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Australian Rieslings - Australia' re-emergent variety

Grape Varieties

It's almost a knee-jerk reaction; when you think of Australian white wines you think of Chardonnay. Until the 1980s Australian wines were almost unknown in Ireland, but it's the measure of their export success that now Australian wines outsell French and are the market leaders. What coincided with this export success was the arrival of Chardonnay varietals in Australia; until the 80s the principle white wine grape had been the Riesling.

It's almost a knee-jerk reaction; when you think of Australian white wines you think of Chardonnay. Until the 1980s Australian wines were almost unknown in Ireland, but it's the measure of their export success that now Australian wines outsell French and are the market leaders. What coincided with this export success was the arrival of Chardonnay varietals in Australia; until the 80s the principle white wine grape had been the Riesling.

There was a historical reason for this: back in the early 1800s German immigrants brought their Riesling vines and their expertise to Australia and had an enormous impact on the fledgling industry there. By the late 1900s the Riesling was the unchallenged top grape of Australian white wines. The arrival of the in-your-face, peachy and oaky Chardonnay knocked the Riesling so off its perch that it seemed doomed to oblivion. The last twenty years have proved the Chardonnay revolution no passing fad - yet there are signs that the Riesling might just be making something of a comeback.

The classic Australian Riesling has characteristics of its own; it's not an imitation of a German wine. It manages to combine the perfume and complexity of the variety with a dryness that makes it an ideal accompaniment to food. For the moment at least, while it remains the underdog of white wines, it also represents great value for money as its producers try to re-establish the variety in the markets.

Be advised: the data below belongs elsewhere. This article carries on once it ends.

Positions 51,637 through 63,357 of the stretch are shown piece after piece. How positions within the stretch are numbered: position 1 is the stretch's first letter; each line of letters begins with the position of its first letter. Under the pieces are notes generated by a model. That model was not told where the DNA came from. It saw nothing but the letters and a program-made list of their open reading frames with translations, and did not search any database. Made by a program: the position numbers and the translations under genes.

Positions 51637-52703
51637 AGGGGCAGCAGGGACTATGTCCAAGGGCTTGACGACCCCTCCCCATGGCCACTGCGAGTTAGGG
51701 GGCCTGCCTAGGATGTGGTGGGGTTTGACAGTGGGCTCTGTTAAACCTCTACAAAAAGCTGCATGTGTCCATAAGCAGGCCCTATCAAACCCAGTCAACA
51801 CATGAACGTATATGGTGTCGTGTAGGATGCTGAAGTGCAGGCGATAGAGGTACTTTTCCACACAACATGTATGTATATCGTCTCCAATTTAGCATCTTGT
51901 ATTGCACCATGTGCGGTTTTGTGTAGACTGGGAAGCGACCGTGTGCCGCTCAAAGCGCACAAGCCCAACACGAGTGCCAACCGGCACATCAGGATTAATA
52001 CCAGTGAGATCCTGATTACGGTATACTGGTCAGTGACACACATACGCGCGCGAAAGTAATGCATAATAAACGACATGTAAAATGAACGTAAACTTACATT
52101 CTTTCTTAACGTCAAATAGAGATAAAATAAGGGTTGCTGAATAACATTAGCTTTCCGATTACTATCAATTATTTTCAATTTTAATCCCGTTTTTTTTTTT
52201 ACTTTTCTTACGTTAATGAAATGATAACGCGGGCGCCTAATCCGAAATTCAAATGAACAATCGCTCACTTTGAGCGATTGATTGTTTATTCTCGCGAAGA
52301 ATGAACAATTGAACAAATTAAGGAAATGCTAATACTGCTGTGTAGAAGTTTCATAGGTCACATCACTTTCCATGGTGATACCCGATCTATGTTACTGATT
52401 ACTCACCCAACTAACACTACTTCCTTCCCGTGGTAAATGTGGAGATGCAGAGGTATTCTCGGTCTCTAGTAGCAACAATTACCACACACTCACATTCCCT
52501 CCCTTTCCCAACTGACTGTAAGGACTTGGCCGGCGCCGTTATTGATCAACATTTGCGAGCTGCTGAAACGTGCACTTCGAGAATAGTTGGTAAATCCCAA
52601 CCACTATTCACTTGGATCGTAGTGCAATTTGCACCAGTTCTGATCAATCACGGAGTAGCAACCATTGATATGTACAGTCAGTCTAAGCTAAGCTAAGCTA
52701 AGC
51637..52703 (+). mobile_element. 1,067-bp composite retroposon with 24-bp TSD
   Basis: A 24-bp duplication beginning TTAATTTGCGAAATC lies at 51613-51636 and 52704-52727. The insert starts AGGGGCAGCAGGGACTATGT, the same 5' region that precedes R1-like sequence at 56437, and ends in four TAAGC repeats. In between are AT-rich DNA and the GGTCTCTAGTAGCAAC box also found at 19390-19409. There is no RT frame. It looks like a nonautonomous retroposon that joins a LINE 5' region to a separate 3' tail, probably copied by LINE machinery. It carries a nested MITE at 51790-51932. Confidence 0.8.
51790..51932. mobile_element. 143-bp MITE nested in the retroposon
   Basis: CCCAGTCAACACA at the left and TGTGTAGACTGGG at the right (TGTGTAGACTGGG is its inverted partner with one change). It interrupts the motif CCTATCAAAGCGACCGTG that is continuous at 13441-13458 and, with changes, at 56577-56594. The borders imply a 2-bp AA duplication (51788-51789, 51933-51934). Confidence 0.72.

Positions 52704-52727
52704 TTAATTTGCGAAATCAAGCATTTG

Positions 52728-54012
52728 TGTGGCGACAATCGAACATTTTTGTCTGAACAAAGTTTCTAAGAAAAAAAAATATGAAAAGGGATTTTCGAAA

Because the Riesling has been around in Australia for so long there's a well-established hierarchy of growing areas. The Clare Valley and the Eden Valley, both in South Australia, are generally regarded as the best, closely followed by the warmer Barossa Valley and Coonawarra. Victoria produces some very perfumed examples while the cooler climate of Tasmania produces some extraordinarily crisp and delicate wines.

Because the Riesling grape itself is so rich in flavours and aromas the wine-maker's best strategy for making a fine wine is to keep the vinification process simple. Most of the are made by crushing followed by cold fermentation in steel vats, so there's no added flavours such as oak. Normally it's bottled quite soon after fermentation to retain as much as possible of its freshness. If you enjoy brash, young, vibrant flavours then you should drink it as young as possible. On the other hand if you leave it for 5-8 years in the bottle it can transform into a mellow, honeyed wine.

Bright, young Australian Rieslings are a really good accompaniment to spicy foods, especially Thai foods. The combination of the Riesling aromas and say, lemongrass or chilli, is a match few other wines can make.

Suggested wine

Vine Vale Riesling 2000

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